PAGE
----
However, getting the resolution right can be tricky. You want to make sure that your external monitor and laptop are both set up with the same resolution.
Whether or not they are using GPU scaling does not matter here! You can then connect them both through either HDMI or VGA (DVI won’t work) cables that would enable your laptop’s display to show up on the external monitor in the number of pixels it supports.
This will make everything appear on your external monitor at the right size (because it is not larger than your laptop’s display) and thus make playing games designed for full-screen mode easier. However, what will also happen is some of your peripheral vision will disappear, which may take getting used to.
In addition, this method will disable parts of the Windows interface like “the little blue box” in the corner of each app or window – so if you’re a gamer who likes to use alt+tab frequently, this might not be an ideal option for you!
What about using GPU Scaling with multiple monitors?
Something that isn’t well known yet is that there’s no limit to how many displays can be used through GPU Scaling (or through multiple GPU Scaling methods).
This means if you have four monitors, for example, and two video cards in your computer – then each monitor could be connected to a different card. The only limitation here is that you will need to use HDMI cables for all of them.
So the possibilities are pretty much endless! If someone has come up with another method besides 2+1 or 3+1, feel free to comment saying what it is below, and I’ll add it to this article 🙂
What are some dangers of using GPU scaling?
While there’s no inherent danger in using GPU scaling, your laptop could get pretty hot if you spam the lower-resolution desktop mode with a lot of documents/web pages/games all at once.
This also means that your battery may drain faster than usual when you’re running games on lower resolutions through it— but then again, this is why we have laptops!
What is another downside of using GPU scaling?
The most prominent downsides are performance and cost. For example, while a laptop with discrete graphics can manage 60 FPS in many more demanding titles at 1920×1080, it may only get 30 FPS when running three-quarters of the resolution.
This means that more dropped frames (some people hate this) and less complex assets will be visible in the distance, such as low-detailed buildings.
Pros and cons of using GPU scaling
Here are a few pros and cons of using GPU scaling: Scroll Down!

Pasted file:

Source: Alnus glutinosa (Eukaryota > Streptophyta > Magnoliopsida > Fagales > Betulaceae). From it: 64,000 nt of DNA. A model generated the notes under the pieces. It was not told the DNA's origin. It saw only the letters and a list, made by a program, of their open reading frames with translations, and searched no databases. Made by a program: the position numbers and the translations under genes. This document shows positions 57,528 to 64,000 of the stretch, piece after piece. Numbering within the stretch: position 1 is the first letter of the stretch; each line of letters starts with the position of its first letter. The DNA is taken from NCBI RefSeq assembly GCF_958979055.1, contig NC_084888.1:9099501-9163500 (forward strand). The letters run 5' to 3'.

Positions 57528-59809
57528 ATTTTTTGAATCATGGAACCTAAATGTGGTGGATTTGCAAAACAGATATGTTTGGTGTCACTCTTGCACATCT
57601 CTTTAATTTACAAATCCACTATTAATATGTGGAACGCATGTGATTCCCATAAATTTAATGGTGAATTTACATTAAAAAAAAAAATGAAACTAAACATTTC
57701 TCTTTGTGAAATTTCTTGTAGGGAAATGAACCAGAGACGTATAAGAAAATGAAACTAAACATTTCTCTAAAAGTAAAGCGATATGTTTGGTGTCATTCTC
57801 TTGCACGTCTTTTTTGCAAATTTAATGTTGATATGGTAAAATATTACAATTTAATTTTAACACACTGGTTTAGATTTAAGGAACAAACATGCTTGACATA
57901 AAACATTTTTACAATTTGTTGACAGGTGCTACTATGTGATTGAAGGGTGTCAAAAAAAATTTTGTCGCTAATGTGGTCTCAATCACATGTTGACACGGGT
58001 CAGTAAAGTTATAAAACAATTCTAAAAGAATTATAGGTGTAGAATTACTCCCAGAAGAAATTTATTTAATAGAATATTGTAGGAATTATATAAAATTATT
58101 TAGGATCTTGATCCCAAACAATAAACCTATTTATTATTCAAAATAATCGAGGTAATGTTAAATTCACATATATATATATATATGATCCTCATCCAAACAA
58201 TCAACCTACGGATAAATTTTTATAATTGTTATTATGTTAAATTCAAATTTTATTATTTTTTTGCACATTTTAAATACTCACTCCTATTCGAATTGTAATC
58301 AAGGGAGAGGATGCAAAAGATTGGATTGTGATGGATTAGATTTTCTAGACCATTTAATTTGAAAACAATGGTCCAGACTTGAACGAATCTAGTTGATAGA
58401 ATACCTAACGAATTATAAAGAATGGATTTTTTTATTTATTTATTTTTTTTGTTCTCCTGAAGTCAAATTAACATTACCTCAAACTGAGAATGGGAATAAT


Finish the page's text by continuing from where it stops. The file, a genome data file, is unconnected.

Some of the pros of using GPU scaling are:
- Enabling you to play games at higher resolutions than your laptop could handle before, like 1920×1080 instead of 1600×900.
- Helps with avoiding eye strain and headaches from constantly switching in and out of windows on different screens.
- Allows you to put your laptop into settings that will make it easier for you to use, like turning off screen dimming or screen lock while gaming.
- Decreases eye strain from staring at a close monitor all day.
- Balances out lighting across multiple displays, reducing the “flashlight effect” or “black bars.”
- It’s even easier to control your laptop from one central location in games.
There are some cons of using GPU scaling as well:
- It doesn’t always work due to the operating system or device manufacturer not providing support for that particular resolution – so keep track of what resolutions your laptop supports!
What are some future plans for GPU scaling?
In the future, GPU scaling may be used to allow another user to play a game on your machine while you enjoy your normal desktop experience.
This is already possible through external graphics solutions such as NVIDIA’s GRID and AMD’s Shadow platform, but it may become easier with mobile devices in the future!
GPU scaling is a technique in which the rendering of graphics can be distributed across multiple GPUs.
This approach has been used to improve performance and reduce power consumption, both lowering costs for consumers. It’s also important because it allows for more efficient use of hardware resources by distributing some tasks among different devices.
In this way, each device only needs to achieve 50% or 75% as much processing speed (processing per second) to reach their goal, so they work together to get there faster than if they were working alone on 100%.